As cultural conflicts roil the world, the idea of a “clash of civilizations” has lately taken hold, with commentators from both East and West weighing the religious and
political disparities that affect global unity. For all its present currency and urgency, the idea is nothing new. In various contexts V. S. Soloviev (1853–1900), the most distinguished representative of nineteenth-century Russian religious philosophy, anticipated our current global dilemma by more than a hundred years. These essays, presented together for the first time in English, consider from a number of perspectives how a future clash of cultures between East and West threatens human progress toward the harmonic unity that, for Soloviev, represented the ultimate human telos.
The six essays comprising this book span Soloviev’s publishing career, beginning with “The Mythological Process in Ancient Paganism,” written at the age of twenty, and ending with “Muhammad, His Life and Religious Teaching,” which appeared four years before Soloviev’s death at forty-seven. Throughout, Soloviev grapples with commonalities and differences apparent in the moral frameworks of civilizations since antiquity; and in religious and cultural practices, from Europe through the Middle East to Asia. His probing of the sources of religious morality and political authority in human history reinvigorated Russian intellectual interest in the East/West question in his time—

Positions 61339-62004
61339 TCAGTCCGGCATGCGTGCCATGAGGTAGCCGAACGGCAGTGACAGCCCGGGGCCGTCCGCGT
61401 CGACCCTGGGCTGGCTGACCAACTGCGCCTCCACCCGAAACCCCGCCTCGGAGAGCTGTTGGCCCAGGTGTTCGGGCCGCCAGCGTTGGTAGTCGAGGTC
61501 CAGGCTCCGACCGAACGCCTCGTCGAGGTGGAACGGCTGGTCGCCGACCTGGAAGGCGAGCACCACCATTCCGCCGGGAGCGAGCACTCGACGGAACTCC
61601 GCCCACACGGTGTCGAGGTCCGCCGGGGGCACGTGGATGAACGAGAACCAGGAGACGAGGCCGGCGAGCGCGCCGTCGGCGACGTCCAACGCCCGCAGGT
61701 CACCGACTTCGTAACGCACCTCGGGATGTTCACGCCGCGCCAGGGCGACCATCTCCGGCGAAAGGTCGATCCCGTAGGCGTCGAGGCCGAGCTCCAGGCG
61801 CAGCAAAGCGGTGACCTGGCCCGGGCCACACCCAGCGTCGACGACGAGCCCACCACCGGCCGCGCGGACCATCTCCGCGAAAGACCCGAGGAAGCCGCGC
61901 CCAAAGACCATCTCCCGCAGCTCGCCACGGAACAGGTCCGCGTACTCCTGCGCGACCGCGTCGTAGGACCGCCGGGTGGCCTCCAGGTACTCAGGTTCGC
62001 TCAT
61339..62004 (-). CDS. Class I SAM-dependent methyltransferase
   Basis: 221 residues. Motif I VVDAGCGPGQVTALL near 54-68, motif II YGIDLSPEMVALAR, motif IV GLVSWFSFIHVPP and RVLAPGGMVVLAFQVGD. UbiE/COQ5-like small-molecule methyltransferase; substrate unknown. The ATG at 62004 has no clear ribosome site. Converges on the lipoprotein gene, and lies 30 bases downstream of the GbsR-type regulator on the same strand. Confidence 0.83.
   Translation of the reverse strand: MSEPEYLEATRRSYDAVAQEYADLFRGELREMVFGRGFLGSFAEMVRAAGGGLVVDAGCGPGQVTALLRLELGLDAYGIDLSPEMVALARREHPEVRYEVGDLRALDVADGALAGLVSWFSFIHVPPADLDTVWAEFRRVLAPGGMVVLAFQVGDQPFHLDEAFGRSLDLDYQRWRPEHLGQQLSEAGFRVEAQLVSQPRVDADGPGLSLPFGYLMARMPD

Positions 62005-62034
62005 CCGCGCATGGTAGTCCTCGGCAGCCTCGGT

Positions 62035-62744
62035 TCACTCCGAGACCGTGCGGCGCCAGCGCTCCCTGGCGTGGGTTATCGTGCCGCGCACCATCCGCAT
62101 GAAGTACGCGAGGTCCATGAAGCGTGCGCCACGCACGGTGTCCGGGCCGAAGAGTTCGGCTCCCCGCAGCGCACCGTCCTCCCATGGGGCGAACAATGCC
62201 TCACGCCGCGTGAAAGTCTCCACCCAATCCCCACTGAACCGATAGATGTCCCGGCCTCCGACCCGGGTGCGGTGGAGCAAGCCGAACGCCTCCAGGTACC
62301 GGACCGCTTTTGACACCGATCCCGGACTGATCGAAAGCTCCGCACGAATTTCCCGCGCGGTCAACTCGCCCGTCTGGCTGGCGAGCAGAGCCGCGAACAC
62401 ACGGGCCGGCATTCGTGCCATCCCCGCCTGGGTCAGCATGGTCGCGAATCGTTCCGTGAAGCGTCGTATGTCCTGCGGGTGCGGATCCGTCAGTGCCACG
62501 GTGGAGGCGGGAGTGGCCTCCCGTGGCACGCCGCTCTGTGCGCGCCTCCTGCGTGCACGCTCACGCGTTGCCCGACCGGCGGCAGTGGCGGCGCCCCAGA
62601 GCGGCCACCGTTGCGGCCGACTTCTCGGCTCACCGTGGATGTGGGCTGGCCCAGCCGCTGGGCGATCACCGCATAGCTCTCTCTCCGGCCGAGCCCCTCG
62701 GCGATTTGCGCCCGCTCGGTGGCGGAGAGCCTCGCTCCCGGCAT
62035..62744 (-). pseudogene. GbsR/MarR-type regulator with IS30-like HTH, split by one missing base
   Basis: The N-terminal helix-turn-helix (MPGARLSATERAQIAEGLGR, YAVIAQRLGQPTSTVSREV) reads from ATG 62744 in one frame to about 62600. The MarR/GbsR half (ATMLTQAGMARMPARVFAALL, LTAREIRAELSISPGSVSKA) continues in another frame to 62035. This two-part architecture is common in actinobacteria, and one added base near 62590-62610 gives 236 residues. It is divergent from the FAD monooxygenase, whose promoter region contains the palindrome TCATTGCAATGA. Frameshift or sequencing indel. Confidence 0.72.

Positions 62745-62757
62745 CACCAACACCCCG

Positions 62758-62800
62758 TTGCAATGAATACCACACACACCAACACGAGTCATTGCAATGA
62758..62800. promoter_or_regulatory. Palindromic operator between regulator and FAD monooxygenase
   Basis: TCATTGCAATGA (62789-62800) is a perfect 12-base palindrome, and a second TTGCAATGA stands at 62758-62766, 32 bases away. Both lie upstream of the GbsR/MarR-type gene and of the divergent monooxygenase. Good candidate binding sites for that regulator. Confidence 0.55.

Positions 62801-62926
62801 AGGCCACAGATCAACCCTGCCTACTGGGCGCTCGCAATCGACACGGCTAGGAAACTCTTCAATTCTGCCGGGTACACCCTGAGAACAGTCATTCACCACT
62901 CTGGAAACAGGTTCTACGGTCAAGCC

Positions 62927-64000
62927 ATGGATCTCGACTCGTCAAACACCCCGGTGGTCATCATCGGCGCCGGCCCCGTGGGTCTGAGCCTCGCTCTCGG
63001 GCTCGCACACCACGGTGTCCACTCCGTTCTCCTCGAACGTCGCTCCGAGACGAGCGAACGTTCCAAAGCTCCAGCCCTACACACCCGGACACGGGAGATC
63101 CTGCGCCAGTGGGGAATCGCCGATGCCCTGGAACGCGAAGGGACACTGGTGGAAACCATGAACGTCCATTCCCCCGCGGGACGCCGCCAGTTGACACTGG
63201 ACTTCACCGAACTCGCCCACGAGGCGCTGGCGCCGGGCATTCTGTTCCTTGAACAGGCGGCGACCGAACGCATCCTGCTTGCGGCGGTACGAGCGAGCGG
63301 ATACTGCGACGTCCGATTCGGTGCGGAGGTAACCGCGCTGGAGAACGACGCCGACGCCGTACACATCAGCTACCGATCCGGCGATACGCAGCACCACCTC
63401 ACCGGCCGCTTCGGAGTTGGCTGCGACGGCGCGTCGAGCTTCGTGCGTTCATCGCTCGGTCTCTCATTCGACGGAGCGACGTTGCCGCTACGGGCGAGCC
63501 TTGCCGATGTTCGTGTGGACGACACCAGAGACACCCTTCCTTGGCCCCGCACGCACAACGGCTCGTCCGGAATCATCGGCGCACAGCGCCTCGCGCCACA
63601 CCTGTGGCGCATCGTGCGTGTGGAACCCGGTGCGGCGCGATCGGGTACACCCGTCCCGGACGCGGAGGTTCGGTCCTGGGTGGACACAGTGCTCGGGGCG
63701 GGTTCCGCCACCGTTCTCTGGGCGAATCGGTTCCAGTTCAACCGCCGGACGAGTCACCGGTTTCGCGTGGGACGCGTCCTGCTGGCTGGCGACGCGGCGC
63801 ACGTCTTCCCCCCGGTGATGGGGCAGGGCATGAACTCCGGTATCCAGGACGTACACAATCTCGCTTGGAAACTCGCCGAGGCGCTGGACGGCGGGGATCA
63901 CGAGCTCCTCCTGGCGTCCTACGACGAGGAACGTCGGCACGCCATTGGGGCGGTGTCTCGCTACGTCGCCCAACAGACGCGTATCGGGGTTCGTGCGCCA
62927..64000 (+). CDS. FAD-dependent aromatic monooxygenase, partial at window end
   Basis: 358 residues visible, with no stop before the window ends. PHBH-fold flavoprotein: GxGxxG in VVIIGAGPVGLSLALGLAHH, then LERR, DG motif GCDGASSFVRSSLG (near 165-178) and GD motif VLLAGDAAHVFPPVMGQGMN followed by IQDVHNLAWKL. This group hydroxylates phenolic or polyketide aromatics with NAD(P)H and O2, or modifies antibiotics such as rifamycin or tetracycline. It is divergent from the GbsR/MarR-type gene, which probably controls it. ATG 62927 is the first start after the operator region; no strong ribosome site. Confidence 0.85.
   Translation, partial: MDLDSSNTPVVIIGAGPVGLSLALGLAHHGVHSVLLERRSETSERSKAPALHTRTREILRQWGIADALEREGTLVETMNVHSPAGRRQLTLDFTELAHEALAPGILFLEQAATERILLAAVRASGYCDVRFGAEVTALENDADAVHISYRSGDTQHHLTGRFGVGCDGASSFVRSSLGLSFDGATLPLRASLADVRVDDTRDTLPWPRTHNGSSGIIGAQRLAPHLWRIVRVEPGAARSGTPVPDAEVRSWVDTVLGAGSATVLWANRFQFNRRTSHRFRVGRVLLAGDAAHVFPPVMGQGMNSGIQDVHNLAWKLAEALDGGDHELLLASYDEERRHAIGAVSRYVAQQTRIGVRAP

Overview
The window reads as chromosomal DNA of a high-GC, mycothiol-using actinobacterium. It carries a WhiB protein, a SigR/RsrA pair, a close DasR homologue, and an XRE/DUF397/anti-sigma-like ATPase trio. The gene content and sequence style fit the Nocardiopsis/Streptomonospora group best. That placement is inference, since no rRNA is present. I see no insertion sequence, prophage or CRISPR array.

and still resonates powerfully in our own.